This is very much the Richard Curtis of Love Actually, making a virtue of picking the simple and ordinary out of a glossy picture-book world, artfully imagined by Danny Boyle. Himesh has an immense charm, matched by James, and there’s a breakout comic sidekick performance from Joel Fry as Rocky. The trailer rather mis-sells the drama, using a clip of James Corden surprising Jack with a appearance from the two surviving Beatles. This turns out to be a dream sequence, and when Jack’s search for the source of the music leads him to a moving end, the stage is set for an emotional performance at Wembley Stadium.

Yesterday is what a summer counter-programmer should be, light, fast, entertaining, and the kind of film that’s easy to recommend. It benefits from funny support turns from Kate McKinnon as a money-grubbing manager and Ed Sheeran, the latter sending himself up as a wrong-headed egoist; a sweet throwaway gag has him unabashedly having his own song as a ringtone.

A Ghost Story 2017 ****

David Lowery has covered a number of bases with his output so far, from nihilistic romance (Ain’t Them Bodies Saints) to children’s adventure (Peter’s Dragon). A Ghost Story is an experimental piece of work that announces its art-house pretentions with a squared-off Academy ratio. Trapping the image in the centre of the screen works for this transcendental meditation of life and death; Casey Affleck plays C, whose relationship with M (Rooney Mara) is cut short abruptly by a car accident. C gets up from the mortician’s slab, and returns home under the white-sheet and eyeholes garb of a ghost, only to find that she cannot see him. Even after M moves on and moves out, C remains doomed to haunt the same space he lived in, until he spots another ghost in a neighbouring house. A Ghost Story is a mood piece and not for everyone, but it’s also a brave and original piece of cinema that muses thoughtful on the big issues; a party scene with Will Oldham talking about the universe is the closest we get to any kind of expository explanation. Scary, but in a philosophical way, A Ghost Story is a film to be savoured for its offbeat charm.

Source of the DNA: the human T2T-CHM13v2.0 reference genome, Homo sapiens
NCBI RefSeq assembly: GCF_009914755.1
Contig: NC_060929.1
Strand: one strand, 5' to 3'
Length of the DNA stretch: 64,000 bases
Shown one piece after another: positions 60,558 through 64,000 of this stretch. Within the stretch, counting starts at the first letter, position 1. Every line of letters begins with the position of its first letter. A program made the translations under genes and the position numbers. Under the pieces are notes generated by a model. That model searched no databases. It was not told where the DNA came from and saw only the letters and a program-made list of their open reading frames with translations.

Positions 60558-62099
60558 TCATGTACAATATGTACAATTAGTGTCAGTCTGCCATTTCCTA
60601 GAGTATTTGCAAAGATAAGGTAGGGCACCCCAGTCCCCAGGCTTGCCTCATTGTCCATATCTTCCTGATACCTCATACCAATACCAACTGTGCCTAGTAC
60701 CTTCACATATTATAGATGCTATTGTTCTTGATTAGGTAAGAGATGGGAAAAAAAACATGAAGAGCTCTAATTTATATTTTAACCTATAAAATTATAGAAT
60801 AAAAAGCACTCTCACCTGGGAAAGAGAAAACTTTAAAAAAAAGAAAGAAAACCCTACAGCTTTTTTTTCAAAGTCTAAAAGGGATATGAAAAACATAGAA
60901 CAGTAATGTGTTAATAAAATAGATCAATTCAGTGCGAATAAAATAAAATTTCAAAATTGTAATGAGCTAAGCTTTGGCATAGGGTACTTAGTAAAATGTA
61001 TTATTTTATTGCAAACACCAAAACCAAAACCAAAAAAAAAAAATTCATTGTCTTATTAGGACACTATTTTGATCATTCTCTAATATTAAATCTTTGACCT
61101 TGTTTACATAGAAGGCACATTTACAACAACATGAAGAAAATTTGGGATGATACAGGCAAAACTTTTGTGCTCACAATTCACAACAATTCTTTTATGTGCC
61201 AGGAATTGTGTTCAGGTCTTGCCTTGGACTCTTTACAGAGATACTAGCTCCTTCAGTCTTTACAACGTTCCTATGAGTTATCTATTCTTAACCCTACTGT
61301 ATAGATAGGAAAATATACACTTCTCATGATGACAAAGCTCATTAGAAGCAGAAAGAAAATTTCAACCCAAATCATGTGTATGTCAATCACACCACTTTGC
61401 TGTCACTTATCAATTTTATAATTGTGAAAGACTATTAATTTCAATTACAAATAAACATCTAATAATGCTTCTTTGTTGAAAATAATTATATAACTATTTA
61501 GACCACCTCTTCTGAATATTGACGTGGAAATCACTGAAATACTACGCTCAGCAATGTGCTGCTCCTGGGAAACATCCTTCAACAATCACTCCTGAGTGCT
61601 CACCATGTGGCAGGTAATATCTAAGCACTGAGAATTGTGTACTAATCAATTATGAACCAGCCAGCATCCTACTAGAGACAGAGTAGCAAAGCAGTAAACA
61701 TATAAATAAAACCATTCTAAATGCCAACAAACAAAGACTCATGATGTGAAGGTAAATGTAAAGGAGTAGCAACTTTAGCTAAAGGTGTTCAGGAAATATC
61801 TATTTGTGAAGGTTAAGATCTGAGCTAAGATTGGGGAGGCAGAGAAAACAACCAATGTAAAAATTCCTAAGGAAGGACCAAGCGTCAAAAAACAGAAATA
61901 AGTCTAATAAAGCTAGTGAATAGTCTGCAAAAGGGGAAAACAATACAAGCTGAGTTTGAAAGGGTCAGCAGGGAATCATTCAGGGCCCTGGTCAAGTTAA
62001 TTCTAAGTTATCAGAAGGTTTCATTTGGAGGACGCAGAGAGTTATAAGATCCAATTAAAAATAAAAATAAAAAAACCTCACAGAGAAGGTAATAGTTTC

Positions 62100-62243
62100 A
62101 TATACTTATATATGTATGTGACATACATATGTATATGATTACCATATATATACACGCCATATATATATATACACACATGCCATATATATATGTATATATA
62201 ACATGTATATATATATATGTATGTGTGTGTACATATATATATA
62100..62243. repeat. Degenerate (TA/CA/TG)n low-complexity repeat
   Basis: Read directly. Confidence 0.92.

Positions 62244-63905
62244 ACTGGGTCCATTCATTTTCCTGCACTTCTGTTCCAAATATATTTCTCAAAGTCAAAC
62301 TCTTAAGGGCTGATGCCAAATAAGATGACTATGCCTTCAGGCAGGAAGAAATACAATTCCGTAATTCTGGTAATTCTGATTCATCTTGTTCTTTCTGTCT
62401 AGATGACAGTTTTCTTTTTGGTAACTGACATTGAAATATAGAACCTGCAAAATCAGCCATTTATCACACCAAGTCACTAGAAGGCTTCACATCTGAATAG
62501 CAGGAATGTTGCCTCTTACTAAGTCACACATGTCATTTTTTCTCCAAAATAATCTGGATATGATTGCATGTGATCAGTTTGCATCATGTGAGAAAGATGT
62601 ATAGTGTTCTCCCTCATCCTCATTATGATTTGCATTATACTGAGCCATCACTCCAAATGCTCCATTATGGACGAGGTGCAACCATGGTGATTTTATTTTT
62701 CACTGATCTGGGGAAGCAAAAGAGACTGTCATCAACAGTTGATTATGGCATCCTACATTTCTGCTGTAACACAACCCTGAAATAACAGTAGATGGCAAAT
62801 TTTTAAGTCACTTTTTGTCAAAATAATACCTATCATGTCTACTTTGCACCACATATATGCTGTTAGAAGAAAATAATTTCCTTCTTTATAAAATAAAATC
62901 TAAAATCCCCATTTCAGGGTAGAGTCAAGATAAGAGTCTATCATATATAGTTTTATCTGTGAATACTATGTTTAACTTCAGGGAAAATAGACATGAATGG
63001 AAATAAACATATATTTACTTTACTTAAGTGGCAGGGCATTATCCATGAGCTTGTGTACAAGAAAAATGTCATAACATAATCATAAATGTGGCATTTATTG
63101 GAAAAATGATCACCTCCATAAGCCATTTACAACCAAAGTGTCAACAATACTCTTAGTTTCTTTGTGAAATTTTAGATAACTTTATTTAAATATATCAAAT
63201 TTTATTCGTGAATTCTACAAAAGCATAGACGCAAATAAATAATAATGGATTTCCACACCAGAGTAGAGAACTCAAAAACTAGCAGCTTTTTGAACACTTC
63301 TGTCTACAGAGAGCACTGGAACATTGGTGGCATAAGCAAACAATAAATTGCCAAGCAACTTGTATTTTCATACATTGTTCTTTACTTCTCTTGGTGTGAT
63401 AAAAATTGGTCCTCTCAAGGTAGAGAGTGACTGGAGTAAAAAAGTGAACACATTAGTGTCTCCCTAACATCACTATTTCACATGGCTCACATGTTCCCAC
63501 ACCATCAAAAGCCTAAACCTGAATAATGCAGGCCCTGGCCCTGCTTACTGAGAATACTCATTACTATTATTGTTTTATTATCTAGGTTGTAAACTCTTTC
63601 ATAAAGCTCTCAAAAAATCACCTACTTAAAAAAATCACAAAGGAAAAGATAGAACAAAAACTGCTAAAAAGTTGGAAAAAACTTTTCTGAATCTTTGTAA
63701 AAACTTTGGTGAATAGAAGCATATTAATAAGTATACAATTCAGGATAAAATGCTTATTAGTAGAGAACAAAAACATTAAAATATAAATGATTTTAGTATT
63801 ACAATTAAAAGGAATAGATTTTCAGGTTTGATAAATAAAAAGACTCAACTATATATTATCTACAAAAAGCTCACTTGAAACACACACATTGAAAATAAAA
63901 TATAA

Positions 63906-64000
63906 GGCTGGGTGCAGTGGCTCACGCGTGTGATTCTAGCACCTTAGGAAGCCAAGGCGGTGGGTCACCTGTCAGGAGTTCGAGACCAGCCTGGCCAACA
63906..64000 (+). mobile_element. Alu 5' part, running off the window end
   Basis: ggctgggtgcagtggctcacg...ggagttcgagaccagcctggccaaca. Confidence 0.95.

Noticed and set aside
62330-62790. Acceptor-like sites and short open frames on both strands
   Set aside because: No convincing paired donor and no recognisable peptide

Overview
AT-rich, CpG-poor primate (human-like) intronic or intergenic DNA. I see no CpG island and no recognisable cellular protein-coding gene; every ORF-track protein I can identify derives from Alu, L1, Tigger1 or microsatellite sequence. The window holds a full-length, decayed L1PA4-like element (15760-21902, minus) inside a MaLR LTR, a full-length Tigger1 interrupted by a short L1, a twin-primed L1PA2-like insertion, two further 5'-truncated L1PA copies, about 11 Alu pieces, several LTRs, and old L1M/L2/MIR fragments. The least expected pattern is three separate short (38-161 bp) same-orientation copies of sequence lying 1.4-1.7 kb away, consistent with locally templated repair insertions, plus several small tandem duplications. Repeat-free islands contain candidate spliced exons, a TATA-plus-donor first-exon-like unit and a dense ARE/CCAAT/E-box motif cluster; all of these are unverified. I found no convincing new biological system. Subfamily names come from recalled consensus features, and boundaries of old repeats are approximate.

Bohemian Rhapsody 2018 ****

A film about Freddie Mercury and Queen doesn’t have to be great to find an audience; there’s a built-in interest the world over that made the behind-the-scenes issues of Bohemian Rhapsody irrelevant. After the respectable adult drama of A Star is Born, Rhapsody is a full-blown pop-art fantasy, revising , re-arranging and completely fabricating elements of a true story to provide a fun, satisfying ride for audiences. With each member of Queen captured with amusing detail, Rami Malek does a remarkable job at making Mercury the driving force here, from an immigrant baggage handler at Heathrow to a full-on rock god in the final Live-Aid re-enactment. With wall-to-wall Queen songs, plenty of sentiment towards Mercury, a few in jokes via Mike Meyers and lots of  contemporary costuming misfires, there’s always something to enjoy here; critics may have scoffed, but audiences rightly made the most of this vivid, ludicrous biopic.